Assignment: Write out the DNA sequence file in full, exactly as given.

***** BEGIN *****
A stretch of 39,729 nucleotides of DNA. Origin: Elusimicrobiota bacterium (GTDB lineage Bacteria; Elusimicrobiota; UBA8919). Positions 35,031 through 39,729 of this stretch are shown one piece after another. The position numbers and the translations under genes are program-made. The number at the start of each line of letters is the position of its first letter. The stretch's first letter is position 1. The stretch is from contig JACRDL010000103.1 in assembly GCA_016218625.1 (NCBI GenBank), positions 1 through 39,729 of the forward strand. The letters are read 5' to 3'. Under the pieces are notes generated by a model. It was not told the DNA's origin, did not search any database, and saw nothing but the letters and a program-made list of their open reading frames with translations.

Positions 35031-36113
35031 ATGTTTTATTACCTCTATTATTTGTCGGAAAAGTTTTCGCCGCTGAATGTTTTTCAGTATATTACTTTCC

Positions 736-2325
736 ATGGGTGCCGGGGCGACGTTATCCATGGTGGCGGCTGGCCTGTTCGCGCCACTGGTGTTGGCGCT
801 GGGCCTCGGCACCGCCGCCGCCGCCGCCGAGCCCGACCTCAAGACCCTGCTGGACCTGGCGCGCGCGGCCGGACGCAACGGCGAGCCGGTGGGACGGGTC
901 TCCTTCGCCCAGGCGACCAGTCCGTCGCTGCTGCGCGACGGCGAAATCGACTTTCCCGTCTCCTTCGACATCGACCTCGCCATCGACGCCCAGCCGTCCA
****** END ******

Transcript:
A stretch of 39,729 nucleotides of DNA. Origin: Elusimicrobiota bacterium (GTDB lineage Bacteria; Elusimicrobiota; UBA8919). Positions 35,031 through 39,729 of this stretch are shown one piece after another. The position numbers and the translations under genes are program-made. The number at the start of each line of letters is the position of its first letter. The stretch's first letter is position 1. The stretch is from contig JACRDL010000103.1 in assembly GCA_016218625.1 (NCBI GenBank), positions 1 through 39,729 of the forward strand. The letters are read 5' to 3'. Under the pieces are notes generated by a model. It was not told the DNA's origin, did not search any database, and saw nothing but the letters and a program-made list of their open reading frames with translations.

Positions 35031-36113
35031 ATGTTTTATTACCTCTATTATTTGTCGGAAAAGTTTTCGCCGCTGAATGTTTTTCAGTATATTACTTTCC

Positions 736-2325
736 ATGGGTGCCGGGGCGACGTTATCCATGGTGGCGGCTGGCCTGTTCGCGCCACTGGTGTTGGCGCT
801 GGGCCTCGGCACCGCCGCCGCCGCCGCCGAGCCCGACCTCAAGACCCTGCTGGACCTGGCGCGCGCGGCCGGACGCAACGGCGAGCCGGTGGGACGGGTC
901 TCCTTCGCCCAGGCGACCAGTCCGTCGCTGCTGCGCGACGGCGAAATCGACTTTCCCGTCTCCTTCGACATCGACCTCGCCATCGACGCCCAGCCGTCCA